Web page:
Of course I have read about problems in the Soviet system. Of course no system is perfect, and to expect a perfect society to exist at this stage of history is not reasonable. But we should consider whether a society’s goal is to benefit the workers or the exploiters.

I could raise many other points about problems we have in this society. “Freedom” and “justice” are fine slogans, but where is the freedom and justice for a worker in our legal system, where your financial status often determines the result of a case? For example, we have the death penalty, but when is the last time a wealthy person was executed? The wealthy in our system can afford the best lawyers.

How about education? One would think that in a sane society, every student would be able to attend school and university up to their ability at no cost to themselves, regardless of their financial situation. This makes sense because having educated workers is better for everyone. But here many people must work even in high school as well as when they attend university. Many are saddled with very high student loans, and then can’t find a decent job. Meanwhile the exploiters outsource jobs to other countries.

Things are not that good here for many workers. Most workers have no job security. There is no right to a job in the USA, just as there is no right to a home or to medical care. In many cases, a company can fire a worker for any reason or for no reason, and there is nothing the worker can do about it.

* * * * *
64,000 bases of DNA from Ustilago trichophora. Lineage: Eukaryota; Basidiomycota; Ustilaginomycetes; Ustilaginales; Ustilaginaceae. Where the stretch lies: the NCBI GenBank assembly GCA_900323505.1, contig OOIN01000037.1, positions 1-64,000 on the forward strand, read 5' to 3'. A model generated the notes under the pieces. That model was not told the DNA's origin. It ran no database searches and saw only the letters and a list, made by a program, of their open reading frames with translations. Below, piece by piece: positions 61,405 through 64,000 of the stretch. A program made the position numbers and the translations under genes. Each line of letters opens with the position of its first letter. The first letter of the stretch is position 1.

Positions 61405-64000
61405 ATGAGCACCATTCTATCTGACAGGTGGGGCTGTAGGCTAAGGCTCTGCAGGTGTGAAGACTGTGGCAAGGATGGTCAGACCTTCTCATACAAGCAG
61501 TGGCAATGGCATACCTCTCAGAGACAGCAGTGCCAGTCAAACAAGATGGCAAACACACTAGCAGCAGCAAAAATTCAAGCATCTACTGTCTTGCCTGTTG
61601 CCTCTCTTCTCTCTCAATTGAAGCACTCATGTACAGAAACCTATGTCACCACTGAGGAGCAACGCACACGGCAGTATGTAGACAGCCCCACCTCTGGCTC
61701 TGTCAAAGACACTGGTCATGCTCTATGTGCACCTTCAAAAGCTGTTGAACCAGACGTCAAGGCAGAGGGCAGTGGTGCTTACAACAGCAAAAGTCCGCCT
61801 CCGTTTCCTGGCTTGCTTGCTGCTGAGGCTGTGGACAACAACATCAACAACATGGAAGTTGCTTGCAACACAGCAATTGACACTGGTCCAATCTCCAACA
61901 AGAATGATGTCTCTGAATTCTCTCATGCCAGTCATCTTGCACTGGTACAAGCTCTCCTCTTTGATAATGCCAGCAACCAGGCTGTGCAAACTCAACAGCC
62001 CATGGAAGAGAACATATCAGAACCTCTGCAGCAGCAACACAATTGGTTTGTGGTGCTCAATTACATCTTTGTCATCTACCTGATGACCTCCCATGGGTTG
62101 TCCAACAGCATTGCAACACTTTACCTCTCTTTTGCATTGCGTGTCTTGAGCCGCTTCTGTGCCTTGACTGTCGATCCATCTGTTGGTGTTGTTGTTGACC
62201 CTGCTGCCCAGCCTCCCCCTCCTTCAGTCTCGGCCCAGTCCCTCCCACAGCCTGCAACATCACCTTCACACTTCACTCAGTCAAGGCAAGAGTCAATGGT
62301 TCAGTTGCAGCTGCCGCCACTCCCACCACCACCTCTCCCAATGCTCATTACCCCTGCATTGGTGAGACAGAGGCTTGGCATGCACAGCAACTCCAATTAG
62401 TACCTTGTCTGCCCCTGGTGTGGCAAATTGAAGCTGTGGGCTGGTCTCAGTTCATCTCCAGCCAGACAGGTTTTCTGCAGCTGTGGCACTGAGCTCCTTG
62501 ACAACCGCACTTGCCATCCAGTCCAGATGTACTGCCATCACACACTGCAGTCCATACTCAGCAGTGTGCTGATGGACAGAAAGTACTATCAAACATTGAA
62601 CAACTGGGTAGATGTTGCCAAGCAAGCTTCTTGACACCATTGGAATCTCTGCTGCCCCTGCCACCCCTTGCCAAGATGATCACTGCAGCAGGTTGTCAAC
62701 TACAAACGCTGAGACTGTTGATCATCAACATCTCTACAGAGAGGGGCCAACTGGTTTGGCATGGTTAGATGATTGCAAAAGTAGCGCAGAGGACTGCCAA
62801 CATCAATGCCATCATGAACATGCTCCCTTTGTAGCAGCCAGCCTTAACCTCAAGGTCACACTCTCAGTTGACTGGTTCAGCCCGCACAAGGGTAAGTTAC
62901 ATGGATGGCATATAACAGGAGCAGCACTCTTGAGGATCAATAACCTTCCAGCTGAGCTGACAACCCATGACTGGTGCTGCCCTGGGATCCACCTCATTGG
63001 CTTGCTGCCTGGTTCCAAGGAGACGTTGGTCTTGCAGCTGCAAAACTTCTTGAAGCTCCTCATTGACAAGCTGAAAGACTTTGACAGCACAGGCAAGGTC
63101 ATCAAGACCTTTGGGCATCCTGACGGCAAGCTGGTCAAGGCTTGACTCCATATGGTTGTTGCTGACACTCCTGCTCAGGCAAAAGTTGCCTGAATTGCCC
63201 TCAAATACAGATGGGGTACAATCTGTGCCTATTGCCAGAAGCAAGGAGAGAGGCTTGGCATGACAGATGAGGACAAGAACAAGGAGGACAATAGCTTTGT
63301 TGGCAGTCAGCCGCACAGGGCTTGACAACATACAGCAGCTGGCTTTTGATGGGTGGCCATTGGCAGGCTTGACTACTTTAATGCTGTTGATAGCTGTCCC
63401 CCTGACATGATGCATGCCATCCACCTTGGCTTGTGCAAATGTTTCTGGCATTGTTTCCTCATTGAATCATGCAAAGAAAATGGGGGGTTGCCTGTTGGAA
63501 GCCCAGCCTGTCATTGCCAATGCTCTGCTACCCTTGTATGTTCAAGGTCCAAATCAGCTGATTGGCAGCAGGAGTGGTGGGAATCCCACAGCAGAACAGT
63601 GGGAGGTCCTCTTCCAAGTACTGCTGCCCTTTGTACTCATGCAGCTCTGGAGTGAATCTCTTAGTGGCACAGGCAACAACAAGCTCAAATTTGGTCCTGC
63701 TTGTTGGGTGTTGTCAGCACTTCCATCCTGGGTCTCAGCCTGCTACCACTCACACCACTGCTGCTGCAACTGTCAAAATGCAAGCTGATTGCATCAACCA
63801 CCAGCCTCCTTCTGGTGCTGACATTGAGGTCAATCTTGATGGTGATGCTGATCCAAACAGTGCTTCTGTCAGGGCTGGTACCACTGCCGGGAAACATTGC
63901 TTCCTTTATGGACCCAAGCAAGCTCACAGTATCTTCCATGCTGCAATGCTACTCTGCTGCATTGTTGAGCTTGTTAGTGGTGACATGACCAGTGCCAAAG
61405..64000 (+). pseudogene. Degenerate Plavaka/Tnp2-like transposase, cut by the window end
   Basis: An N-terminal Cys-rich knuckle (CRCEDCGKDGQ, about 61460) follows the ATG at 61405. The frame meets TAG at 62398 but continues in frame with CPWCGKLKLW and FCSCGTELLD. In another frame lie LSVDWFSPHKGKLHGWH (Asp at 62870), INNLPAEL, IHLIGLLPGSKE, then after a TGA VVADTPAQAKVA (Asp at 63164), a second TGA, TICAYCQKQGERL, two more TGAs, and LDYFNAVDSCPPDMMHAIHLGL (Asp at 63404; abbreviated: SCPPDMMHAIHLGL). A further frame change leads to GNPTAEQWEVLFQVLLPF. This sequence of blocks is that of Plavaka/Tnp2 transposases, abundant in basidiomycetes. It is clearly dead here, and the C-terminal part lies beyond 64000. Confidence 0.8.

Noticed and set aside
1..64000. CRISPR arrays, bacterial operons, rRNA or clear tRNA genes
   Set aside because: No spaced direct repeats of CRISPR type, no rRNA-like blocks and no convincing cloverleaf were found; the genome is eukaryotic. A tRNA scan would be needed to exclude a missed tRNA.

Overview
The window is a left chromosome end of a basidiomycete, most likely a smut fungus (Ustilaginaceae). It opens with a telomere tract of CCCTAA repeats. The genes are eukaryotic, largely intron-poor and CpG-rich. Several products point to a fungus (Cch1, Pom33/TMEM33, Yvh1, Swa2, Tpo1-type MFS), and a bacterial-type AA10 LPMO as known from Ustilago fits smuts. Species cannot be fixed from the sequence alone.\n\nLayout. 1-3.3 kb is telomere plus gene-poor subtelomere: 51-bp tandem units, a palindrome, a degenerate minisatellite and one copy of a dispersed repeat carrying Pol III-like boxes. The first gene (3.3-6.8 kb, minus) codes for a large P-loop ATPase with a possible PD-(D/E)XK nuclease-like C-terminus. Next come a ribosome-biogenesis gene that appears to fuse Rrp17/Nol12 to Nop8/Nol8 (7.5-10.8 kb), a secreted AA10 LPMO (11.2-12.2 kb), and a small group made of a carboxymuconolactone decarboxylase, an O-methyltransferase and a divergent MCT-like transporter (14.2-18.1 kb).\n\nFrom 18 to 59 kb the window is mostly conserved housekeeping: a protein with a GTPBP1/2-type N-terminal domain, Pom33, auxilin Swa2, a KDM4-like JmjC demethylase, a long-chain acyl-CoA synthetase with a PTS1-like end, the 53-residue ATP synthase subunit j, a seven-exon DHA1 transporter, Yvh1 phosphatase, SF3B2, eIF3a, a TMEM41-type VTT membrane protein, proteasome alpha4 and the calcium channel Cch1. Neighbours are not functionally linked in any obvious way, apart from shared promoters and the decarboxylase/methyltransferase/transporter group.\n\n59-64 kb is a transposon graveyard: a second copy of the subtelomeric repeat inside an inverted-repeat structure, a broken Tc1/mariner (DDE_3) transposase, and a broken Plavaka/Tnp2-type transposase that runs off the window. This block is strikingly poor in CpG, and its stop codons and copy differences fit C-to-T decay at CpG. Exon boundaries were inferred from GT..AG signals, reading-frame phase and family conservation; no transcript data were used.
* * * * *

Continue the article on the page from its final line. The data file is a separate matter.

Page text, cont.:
Let me mention one other problem we have here in the USA. I feel quite strongly about this since it concerns the rights of children. We still have corporal punishment in schools in some states. I recall that in the Soviet Union this practice of beating children was banned. But here in the USA the practice is widely praised.

These are just a few of my comments which indicate how the USA is far from an ideal society, and how perhaps in some ways the USSR had better policies. That is all for now. If you like my comments, please post them. Perhaps this will encourage me to comment again. Thank you.

Gary Mueller | October 30, 2018 at 10:02 PM

I am becoming quite a fan of yours Mr. Hiley.